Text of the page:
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Revista mexicana de física

versão impressa ISSN 0035-001X

Rev. mex. fis. vol.64 no.6 México Nov./Dez. 2018  Epub 05-Nov-2019 


Electrical transport phenomena in nanostructured porous-silicon films

M. A. Vásqueza 

G. Romero-Paredesb 

R. Peña-Sierrab 

a Facultad de Ciencias de la Electrónica, Benemérita Universidad Autónoma de Puebla, 72000, Puebla, México. e-mail:

b Centro de Investigación y de Estudios Avanzados del Instituto Politécnico Nacional, Depto. de Ing. Eléctrica, SEES. Apartado Postal 14-740, Ciudad de México, 07000, México, e-mail:


The charge transport mechanisms in nanostructured porous silicon (PS) films were studied through current-voltage (I-V) measurements of planar Au/PS/Au structures in dark conditions at 300 K. The films were formed by electrochemical etching of 1-5 Ω-cm p-type Si (100) wafers producing PS layers of 4.48×109 Ω-cm. The charge transport is limited both by the space charge limited currents (SCLC) and the carrier trapping- detrapping kinetics in the inherent localized PS energy levels. I-V characteristics evolve according to the trapping-detrapping carrier kinetics in the films showing that applying external bias, the electrical current can be controlled. For the first time the trap filling limiting voltage (VTFL) was identified in PS films that shift between 1 and 3 volts by the carrier trapping-detrapping kinetics from the PS intrinsic defect states. An energy band diagram for the films is schematically depicted including defect states. To give a reasonable explanation of the found behavior the existence of a thin silicon oxide film covering the network-like-silicon-nanocrystallites is required, in agreement with the widely accepted PS film structural models.

Keywords: Porous silicon films; metal-insulator-metal structures; electrical characteristics; space charge limited current (SCLC); VTFL; electronic transport in interface structures

PACS: 81.07.-b; 84.37.+q; 73.40.-c; 73.40.Rw

1. Introduction

A variety of semiconductor structures have been proposed to be used as resistive random access memories (RRAM) for the next generation of non-volatile memories. Resistive switching structures must possess low power consumption produced by functional fabrication methods; in this line simple SiO2 based structures should be advantageous [1,2]. Relatively complex materials systems offer apparent advantages in comparison with the mature metal/silicon-oxide technology, however the current transport mechanisms in Si-SiO2 based structures must be studied to clarify non-well understood phenomena to promote its application in advanced resistive switching devices. For example switching phenomena have been explained in part by positive charges storage effects that have been demonstrated in metal/SiOx/metal structures [3], but also by explanations involving non well-known mechanisms at the interphases or surfaces in nanoscopic structures. Nowadays three mechanisms are widely accepted to explain electrical switching phenomena; ionic, thermal and electronic. In this context, porous silicon (PS) films has been gaining relevance as a material for electronic resistive switching applications using its network-like-silicon- nanocrystallites arrangement covered by a non-stoichiometry silicon oxide (SiOx) thin film. Nanostructured PS films have been proposed to fabricate devices as light emitting diodes (LED’s) [4], solar cells [5], supercapacitors [6,7], etc. however, until now the charge transport mechanism in the PS films associated to the resistive switching phenomena even requires more work to be clarified. Conduction mechanism as the Schottky effect, Poole- Frenkel, Tunneling, Space Charge Limit Current (SCLC) transport, and the injection power law regime have been suggested as the mechanisms controlling the current flow in PS films based structures [8], but the conduction regime linked to the electrical properties has not been fully discussed. For example, among the proposed electrical conduction mechanisms there exist certain degree of inaccuracy because diverse factors such as chemical reactivity, the local electric fields and Joule heating are usually claimed to explain experimental observations [9]. One of the factors that define the PS electrical conduction mechanisms is the huge concentration of trapping centers that can exceed 1019cm-3 [10], but its effects have not been fully discussed.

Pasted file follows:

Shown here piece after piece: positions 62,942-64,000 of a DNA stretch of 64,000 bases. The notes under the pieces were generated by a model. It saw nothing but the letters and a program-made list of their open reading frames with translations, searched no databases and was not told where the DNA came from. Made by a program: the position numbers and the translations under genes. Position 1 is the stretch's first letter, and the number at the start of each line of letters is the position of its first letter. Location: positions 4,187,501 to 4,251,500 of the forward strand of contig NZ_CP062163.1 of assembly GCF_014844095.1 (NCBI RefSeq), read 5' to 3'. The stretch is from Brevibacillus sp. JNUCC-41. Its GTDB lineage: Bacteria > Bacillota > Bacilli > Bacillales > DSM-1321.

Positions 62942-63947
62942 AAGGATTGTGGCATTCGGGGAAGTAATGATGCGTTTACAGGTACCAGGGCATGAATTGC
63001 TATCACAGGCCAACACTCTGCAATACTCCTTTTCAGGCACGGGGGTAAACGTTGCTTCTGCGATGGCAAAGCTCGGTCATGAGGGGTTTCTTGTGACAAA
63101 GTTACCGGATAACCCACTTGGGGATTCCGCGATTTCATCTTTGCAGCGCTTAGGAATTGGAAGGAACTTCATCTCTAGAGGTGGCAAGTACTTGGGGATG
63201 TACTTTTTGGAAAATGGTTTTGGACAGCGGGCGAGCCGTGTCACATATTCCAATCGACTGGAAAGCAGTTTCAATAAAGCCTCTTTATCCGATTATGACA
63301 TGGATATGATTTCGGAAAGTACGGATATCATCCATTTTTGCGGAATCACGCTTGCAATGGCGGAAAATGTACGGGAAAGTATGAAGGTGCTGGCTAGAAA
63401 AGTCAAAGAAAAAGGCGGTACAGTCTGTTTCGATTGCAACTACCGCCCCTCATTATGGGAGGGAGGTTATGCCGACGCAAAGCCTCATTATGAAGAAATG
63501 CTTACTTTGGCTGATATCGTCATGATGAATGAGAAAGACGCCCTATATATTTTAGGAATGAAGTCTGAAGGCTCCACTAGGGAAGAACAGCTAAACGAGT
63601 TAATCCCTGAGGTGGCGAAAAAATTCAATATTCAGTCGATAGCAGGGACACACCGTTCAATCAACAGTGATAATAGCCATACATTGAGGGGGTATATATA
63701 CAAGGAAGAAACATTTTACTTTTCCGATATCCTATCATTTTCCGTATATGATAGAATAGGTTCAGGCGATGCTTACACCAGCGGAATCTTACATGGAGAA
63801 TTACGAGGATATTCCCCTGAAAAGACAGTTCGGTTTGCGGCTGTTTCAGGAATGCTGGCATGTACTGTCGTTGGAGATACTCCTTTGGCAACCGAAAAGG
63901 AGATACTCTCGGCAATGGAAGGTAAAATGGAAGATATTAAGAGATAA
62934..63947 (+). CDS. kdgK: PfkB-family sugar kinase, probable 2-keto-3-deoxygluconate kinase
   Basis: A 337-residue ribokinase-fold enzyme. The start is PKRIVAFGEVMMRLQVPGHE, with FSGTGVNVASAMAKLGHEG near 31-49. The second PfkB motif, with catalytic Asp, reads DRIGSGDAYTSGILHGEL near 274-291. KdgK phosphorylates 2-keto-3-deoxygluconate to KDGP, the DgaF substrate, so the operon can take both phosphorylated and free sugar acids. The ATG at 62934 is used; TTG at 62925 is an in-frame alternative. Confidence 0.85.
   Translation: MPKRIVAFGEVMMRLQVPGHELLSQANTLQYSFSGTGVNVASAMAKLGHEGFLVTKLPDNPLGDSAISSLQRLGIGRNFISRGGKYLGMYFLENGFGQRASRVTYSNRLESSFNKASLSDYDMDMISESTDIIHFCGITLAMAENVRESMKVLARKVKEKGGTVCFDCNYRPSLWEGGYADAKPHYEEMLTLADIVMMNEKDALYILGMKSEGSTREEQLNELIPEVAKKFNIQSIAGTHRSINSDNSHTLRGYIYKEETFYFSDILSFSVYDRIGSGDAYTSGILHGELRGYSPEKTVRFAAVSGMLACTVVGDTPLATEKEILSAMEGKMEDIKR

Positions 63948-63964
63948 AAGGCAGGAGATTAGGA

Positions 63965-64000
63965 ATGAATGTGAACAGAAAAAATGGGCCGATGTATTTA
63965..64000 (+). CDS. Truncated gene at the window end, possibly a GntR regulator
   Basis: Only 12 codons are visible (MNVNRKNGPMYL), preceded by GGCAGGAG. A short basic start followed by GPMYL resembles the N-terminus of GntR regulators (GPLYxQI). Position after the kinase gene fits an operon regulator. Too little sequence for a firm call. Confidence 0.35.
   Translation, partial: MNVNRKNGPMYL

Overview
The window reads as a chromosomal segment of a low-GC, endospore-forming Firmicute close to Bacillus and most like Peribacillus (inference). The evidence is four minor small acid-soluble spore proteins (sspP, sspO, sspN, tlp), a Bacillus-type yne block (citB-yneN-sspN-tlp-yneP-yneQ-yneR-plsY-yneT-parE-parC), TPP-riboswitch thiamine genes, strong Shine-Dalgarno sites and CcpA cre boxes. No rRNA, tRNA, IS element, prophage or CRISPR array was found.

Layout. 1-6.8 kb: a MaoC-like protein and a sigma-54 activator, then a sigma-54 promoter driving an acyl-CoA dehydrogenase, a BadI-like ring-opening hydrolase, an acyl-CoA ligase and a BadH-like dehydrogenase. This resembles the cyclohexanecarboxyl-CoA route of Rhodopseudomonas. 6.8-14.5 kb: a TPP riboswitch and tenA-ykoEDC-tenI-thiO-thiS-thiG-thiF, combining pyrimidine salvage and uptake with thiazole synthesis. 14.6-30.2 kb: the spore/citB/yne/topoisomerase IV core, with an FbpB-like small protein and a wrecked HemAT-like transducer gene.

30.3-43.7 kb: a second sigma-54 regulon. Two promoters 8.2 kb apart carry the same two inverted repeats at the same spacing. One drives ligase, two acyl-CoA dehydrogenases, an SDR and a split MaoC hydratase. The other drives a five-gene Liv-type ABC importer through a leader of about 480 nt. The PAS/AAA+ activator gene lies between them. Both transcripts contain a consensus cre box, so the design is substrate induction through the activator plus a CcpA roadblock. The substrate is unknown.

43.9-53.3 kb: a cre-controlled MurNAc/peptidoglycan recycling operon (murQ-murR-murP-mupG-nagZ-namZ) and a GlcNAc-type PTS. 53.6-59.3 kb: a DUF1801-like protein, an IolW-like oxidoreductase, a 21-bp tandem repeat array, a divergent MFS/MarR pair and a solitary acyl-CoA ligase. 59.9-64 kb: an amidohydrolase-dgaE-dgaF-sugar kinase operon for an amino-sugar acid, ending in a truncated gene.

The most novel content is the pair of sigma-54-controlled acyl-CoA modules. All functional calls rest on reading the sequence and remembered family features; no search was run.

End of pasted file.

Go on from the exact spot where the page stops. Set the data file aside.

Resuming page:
In this work, the current-voltage (I-V) characteristics of planar Au/PS/Au structures were studied with the aim to identify the dominant carrier transport mechanisms in the PS films. On the basis of previous studies and the measured I-V characteristics, a qualitative model is proposed to explain the electrical behavior of the PS films of enough length to discard the influence of the Au/PS electrodes.

2. Experimental

The PS films to build the Au/PS/Au planar structures were prepared on 1-5 Ω-cm p-type Si (100) wafers by anodic etching using a home-made all Teflon electrochemical cell, the complete description of the used process was described in a previous work [11]. The etching was carried out in a Hydrofluoric Acid (48%): Ethanol (1:1) solution, with a current density of 10 mA cm-2 by 15 sec. After the anodization process the samples were rinsed with ethanol and dried with N2 gas flow. With these conditions PS films with a porosity of 95 % of 60 nanometer (nm) in thickness were produced as estimated by ellipsometric measurements [11]. The morphology of the PS samples surface were analyzed using a field-emission scanning electron microscope (FESEM) AURIGA 3916-FESEM with an operating voltage between 1 to 2 kV; surface chemical analysis on the samples was made by EDS in the same facility.

The average size of the silicon crystallites forming the PS films was experimentally estimated through photoluminescence (PL) measurements at room temperature using a system based on a double monochromator SPEX model 1404 with 0.8 m of focal length. The PL signal was excited with the line 488 nm of an Argon laser of 4W and detected with a type S1 photomultiplier tube.